The UK’s health research ecosystem is set for a boost as the National Institute for Health and Care Research (NIHR) announces it has funded seven new incubators for next year.
Established in 2018, the NIHR’s Incubator programme works to promote networking, training and overall career development opportunities for healthcare professionals.
Each incubator provides funding to local stakeholders to help them find barriers to research capacity and identify solutions. The NIHR describes them as “virtual and bespoke” to the communities they serve.
Including three successful reapplications, 2024 will see 10 incubators launch – they, and their leads, include:
- The Applied Health and Care Research Methodology Incubator which was a successful reapplication and will be led by Professor Dawn Teare;
- The Clinical Education Incubator which was a successful reapplication and will be led by Professor Gillian Vance;
- The Community Rehabilitation Incubator which will be led by Professor Lindsay Bearne;
- The Diagnostic and Therapeutic Radiographers Incubator which will be led by Dr Helen McNair;
- The Emergency Care Incubator which was a successful reapplication and will be led by Dr Edward Carlton and Professor Heather Jarman;
- The Mental Health Social Care Incubator which will be led by Professor Catherine Robinson;
- The Paediatric Critical Care Incubator which will be led by Dr Padmanabhan Ramnarayan;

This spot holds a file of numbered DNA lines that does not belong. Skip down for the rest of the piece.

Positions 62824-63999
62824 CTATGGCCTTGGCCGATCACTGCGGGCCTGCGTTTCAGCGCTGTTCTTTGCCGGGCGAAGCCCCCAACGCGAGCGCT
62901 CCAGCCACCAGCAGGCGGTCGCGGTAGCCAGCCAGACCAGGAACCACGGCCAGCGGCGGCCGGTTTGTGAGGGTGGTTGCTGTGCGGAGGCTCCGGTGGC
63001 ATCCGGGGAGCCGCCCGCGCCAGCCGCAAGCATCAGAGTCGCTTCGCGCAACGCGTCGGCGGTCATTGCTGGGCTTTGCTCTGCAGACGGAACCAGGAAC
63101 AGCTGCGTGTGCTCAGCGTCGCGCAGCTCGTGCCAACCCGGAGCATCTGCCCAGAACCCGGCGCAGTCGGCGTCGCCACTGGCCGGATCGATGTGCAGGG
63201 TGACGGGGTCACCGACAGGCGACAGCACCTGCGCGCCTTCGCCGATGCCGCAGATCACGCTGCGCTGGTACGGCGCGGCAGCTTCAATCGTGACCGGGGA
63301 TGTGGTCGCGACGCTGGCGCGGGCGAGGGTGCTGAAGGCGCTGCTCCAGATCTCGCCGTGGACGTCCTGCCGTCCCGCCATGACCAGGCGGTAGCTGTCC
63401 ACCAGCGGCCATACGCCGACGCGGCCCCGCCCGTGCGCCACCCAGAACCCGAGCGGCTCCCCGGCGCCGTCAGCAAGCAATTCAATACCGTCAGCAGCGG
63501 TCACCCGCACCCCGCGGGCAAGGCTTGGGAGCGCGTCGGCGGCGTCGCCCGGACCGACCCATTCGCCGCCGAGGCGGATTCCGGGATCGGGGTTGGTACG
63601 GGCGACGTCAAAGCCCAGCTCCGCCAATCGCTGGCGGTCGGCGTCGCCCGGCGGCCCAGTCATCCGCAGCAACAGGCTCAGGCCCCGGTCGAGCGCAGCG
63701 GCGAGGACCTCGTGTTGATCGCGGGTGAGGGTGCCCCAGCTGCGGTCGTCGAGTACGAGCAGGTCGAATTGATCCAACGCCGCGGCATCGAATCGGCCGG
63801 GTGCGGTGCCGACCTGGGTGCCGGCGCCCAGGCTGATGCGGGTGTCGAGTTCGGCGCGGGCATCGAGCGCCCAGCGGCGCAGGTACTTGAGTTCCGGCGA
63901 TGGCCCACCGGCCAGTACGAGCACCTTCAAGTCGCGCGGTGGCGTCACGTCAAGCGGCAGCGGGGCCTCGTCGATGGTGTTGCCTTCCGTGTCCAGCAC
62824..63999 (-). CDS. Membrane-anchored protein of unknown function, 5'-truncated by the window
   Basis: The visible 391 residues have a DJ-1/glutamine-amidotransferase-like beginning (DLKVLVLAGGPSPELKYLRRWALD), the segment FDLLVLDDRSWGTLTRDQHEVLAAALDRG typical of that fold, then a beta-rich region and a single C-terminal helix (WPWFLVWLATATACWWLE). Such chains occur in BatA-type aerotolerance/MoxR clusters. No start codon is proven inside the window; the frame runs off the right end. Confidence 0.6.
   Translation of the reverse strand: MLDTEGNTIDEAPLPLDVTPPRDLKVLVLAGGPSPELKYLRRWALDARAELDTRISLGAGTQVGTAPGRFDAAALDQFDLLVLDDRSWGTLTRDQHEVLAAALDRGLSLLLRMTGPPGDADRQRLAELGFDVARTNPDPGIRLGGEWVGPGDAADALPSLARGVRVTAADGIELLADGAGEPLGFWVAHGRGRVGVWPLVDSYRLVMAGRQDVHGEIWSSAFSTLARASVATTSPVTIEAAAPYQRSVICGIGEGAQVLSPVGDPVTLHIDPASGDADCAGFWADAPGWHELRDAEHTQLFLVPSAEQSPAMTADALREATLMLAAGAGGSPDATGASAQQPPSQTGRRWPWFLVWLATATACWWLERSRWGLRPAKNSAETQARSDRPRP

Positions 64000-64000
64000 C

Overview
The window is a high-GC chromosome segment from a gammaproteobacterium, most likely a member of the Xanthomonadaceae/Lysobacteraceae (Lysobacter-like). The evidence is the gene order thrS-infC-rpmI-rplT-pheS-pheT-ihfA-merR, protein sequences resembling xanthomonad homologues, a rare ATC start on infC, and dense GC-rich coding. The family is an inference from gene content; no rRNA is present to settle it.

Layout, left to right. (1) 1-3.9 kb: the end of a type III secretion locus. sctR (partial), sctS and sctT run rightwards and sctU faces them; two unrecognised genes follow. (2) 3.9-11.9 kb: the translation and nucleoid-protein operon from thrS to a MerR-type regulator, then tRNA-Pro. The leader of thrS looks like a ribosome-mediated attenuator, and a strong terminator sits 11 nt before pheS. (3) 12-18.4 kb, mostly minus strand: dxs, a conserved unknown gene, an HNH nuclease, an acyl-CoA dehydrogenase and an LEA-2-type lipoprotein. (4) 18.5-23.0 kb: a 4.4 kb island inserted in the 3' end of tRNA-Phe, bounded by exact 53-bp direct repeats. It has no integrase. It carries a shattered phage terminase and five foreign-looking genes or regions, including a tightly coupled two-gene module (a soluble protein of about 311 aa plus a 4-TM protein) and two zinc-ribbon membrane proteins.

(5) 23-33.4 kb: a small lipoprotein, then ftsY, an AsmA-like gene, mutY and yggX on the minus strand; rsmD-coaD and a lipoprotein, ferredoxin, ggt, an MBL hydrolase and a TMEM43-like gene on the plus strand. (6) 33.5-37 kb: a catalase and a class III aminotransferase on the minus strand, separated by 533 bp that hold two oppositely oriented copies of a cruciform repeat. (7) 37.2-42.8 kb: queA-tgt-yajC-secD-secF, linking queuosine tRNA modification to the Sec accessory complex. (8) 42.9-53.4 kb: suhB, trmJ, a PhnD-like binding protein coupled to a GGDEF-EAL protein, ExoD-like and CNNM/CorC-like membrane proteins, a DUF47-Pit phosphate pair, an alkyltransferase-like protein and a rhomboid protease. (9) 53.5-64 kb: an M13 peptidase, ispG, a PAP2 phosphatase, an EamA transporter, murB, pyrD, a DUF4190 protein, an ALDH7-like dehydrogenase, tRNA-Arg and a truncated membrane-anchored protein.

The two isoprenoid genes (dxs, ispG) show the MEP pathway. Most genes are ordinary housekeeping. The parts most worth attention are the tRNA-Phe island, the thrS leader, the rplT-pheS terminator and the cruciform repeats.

- The Pharmacy professionals Incubator which will be led by Professor Debi Battacharya;
- The Race Equity and Diversity in Careers Incubator which will be led by Professor Yemisi Takwoingi and Professor Mahendra Patel;
- The Regulatory Science in AI and Digital Healthcare Incubator which will be led by Professor Alastair K Denniston.
Professor Anne-Maree Keenan, who is the associate dean of the NIHR Academy, said that she was “delighted” with the funding for the incubators before further highlighting the “important role” they will play in supporting under-represented groups and tackling the national need in certain research areas.
“I am excited to see the positive changes they can make. They will help the NIHR shine a spotlight on these crucial areas and think creatively about how to solve the issues that they face,” added Prof Keenan.
With the NIHR set to support them for three years, all of the incubators will commence their set-up phases from the start of next month with launch anticipated to be January 2024.
This is the just latest move from the NIHR to support health research with this news closely following the announcement that the organisation has partnered with the UK’s top colleges to develop a series of e-learning programmes for aspiring researchers.